• H01L29/02Semiconductor bodies ; Multistep manufacturing processes therefor
    • H01L29/06Semiconductor bodies ; Multistep manufacturing processes therefor characterised by their shape; characterised by the shapes, relative sizes, or dispositions of the semiconductor regions ; characterised by the concentration or distribution of impurities within semiconductor regions
    • H01L29/0657Semiconductor bodies ; Multistep manufacturing processes therefor characterised by their shape; characterised by the shapes, relative sizes, or dispositions of the semiconductor regions ; characterised by the concentration or distribution of impurities within semiconductor regions characterised by the shape of the body
    • H01L29/0665Semiconductor bodies ; Multistep manufacturing processes therefor characterised by their shape; characterised by the shapes, relative sizes, or dispositions of the semiconductor regions ; characterised by the concentration or distribution of impurities within semiconductor regions characterised by the shape of the body the shape of the body defining a nanostructure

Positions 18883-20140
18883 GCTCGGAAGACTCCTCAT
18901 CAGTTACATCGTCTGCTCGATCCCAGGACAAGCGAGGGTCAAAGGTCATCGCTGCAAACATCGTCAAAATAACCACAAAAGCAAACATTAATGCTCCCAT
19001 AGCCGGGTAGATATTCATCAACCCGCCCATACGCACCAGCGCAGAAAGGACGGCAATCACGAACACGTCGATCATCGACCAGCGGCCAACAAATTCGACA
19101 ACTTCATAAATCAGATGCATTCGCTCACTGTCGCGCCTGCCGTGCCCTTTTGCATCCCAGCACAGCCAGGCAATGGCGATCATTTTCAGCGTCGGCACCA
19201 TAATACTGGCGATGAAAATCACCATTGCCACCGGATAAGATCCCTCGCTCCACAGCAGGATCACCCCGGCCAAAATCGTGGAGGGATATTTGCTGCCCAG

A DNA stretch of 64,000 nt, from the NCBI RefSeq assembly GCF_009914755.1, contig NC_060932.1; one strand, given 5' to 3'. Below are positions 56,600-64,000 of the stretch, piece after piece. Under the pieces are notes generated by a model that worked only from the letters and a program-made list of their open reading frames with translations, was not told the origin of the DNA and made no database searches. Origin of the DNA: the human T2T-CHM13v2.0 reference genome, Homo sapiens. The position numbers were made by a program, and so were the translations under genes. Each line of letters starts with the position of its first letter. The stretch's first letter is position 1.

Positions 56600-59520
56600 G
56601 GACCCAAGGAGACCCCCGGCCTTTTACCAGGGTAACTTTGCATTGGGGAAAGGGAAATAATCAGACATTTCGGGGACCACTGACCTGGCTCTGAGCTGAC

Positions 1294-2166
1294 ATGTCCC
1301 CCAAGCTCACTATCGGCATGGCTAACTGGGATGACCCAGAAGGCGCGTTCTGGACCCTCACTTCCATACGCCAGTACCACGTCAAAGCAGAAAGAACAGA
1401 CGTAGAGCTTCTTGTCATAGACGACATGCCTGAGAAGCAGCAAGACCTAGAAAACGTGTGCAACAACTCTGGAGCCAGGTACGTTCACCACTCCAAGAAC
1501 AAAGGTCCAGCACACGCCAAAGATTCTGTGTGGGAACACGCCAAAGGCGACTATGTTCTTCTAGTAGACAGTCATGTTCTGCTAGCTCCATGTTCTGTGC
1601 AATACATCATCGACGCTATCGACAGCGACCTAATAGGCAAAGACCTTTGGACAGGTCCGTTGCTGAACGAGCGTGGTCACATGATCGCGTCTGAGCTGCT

• H01L29/0669Nanowires or nanotubes
    • H01L29/068Nanowires or nanotubes comprising a junction
    • HELECTRICITY
    • H01BASIC ELECTRIC ELEMENTS
    • H01LSEMICONDUCTOR DEVICES; ELECTRIC SOLID STATE DEVICES NOT OTHERWISE PROVIDED FOR
    • H01L2924/00Indexing scheme for arrangements or methods for connecting or disconnecting semiconductor or solid-state bodies as covered by H01L24/00
    • H01L2924/0001Technical content checked by a classifier
    • H01L2924/0002Not covered by any one of groups H01L24/00, H01L24/00 and H01L2224/00

Abstract